Aston-Reese also looked very good in the time I watched the game. On the same line as Sprong, the two demonstrated some chemistry and drove the offense. Aston-Reese and Sprong were on the ice for a goal against while I was watching the game, but that was more of a question of a defenseman giving the puck away with a bad play up his own slot in combination with a solid shot from the Devils. What may have been a more interesting part of the story yesterday, the young forward showed off his pugilistic skills after a Devils defenseman initiated a bit of a stick joust. Aston-Reese is also forecast by NHL.com and many scouts as having what it takes to make the big league roster this year.
I also liked what I saw from Adam Johnson, who centered Sprong and Aston-Reese in Friday’s game against the Bruins but was playing second line against the Devils. Johnson appeared weak in the face-off circle, and (in the brief period I watched) none of the Penguins’ centers impressed me on the draw. However, Johnson moved the puck well and cleaned up his own zone during a handful of defensive lapses. He also found himself playing tough in the dirty areas and although taking a beating, he got back up and kept playing. Honestly, with the gaping hole at center, I hope Mike Sullivan gives him a legitimate shot at the third line center position. No, I haven’t given up hope on Jim Rutherford prying Andrea Athanasiou away from Detroit, but with the silence in the trade department, I have been trying to focus on in-house answers.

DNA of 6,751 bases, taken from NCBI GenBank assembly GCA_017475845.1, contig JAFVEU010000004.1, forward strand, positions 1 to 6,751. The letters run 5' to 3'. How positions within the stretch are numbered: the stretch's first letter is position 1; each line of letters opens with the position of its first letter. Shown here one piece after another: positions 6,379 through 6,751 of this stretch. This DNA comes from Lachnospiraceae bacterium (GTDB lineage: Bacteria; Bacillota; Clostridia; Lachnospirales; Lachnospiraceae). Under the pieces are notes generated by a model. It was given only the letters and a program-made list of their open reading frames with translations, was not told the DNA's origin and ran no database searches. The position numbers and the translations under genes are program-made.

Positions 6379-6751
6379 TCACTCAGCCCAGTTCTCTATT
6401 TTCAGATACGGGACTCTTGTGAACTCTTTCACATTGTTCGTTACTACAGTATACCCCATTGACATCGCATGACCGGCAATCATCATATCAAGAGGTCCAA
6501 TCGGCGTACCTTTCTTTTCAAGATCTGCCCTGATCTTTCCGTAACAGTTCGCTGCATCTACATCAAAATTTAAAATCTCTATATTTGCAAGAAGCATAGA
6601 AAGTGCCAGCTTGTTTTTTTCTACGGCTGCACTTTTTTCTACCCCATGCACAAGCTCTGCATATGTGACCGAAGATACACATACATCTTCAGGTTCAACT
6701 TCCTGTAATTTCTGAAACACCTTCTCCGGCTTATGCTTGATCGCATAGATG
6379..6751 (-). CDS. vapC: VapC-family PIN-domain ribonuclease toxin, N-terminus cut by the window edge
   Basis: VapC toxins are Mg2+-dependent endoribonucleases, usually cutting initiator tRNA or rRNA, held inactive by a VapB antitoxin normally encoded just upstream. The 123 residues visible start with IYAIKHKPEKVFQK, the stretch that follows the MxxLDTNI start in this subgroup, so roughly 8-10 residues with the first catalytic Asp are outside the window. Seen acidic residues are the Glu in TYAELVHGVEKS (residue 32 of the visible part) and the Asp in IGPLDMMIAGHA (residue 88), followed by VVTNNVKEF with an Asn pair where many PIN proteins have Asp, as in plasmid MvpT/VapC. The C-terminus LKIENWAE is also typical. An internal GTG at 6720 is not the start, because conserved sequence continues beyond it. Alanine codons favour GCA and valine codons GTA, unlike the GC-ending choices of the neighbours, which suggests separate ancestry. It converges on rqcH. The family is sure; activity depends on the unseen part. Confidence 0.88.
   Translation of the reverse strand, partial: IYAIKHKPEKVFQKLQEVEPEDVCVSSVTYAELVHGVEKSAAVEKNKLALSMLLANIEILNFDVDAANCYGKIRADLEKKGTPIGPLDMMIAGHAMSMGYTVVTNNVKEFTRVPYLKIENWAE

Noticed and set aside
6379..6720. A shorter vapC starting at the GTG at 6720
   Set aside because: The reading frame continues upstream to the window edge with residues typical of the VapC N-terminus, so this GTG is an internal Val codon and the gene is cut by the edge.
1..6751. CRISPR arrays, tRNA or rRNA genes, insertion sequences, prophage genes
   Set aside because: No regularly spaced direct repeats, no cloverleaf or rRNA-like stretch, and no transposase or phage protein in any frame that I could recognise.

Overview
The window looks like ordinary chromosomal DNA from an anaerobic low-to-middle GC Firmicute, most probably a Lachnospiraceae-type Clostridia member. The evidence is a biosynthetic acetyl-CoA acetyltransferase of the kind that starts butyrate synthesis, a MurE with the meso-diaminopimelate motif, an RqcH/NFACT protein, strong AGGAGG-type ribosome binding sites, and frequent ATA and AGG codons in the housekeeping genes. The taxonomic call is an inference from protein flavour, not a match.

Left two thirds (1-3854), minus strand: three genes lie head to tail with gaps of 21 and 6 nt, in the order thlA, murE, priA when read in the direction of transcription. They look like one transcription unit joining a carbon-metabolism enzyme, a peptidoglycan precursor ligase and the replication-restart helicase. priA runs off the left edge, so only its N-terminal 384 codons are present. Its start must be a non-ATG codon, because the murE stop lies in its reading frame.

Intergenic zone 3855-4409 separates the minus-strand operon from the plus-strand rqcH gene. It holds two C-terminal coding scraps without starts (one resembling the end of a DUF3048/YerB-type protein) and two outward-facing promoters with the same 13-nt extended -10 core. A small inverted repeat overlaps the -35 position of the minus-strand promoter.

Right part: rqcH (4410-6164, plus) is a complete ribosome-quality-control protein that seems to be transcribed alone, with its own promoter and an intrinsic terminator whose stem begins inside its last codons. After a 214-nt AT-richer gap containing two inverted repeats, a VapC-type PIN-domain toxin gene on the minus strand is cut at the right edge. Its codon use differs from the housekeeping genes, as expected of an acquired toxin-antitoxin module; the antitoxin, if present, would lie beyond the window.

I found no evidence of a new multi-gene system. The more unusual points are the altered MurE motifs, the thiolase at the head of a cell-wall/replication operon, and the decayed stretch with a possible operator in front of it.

Jordy Bellerive was the real hero of the game picking up the hat trick.
Who is Jordy Bellerive you ask?
He is an undrafted 18 year old left handed center who is 70” tall and 194 lbs who signed an amateur tryout contract.
What has he done?
Besides the hat trick in the last Prospects game, he not only had a marker in the first game but also picked up an assist during this tournament. However, before we all get excited, let’s temper our zeal. Bellerive has been playing fourth line and against players who are decidedly not NHL ready. Wilkes-Barre Scranton, should celebrate this addition to their roster, but I am not yet ready to suggest that he is an answer for the Pittsburgh club.
On defense, the only one who really impressed me was Lukas Bengsston, the right handed defenseman who had an injury/sickness shortened inaugural season in Wilkes-Barre Scranton. He skated well with the puck, making opponents miss as he skated the puck up ice, and showed some ability to jump up into the play. I can’t help wonder if the Penguins’ defense takes as big of a beating this coming season as it did last year, will Bengsston get a call up?
In the honorable mention category, Freddie Tiffels’ speed really impressed me and I did see him get a fairly good scoring chance specifically due to that speed. The Penguins’ top pick this year, second round draft choice Zachary Lauzon, made a nifty little play to reverse a breakout.
Ten minutes is hardly enough time to make concrete judgments, but today’s sneak peek has certainly whet my appetite for the upcoming season.
The final game of this tournament will be played on Monday at 7 pm against the Sabres’ Prospects. Let’s Go Pens!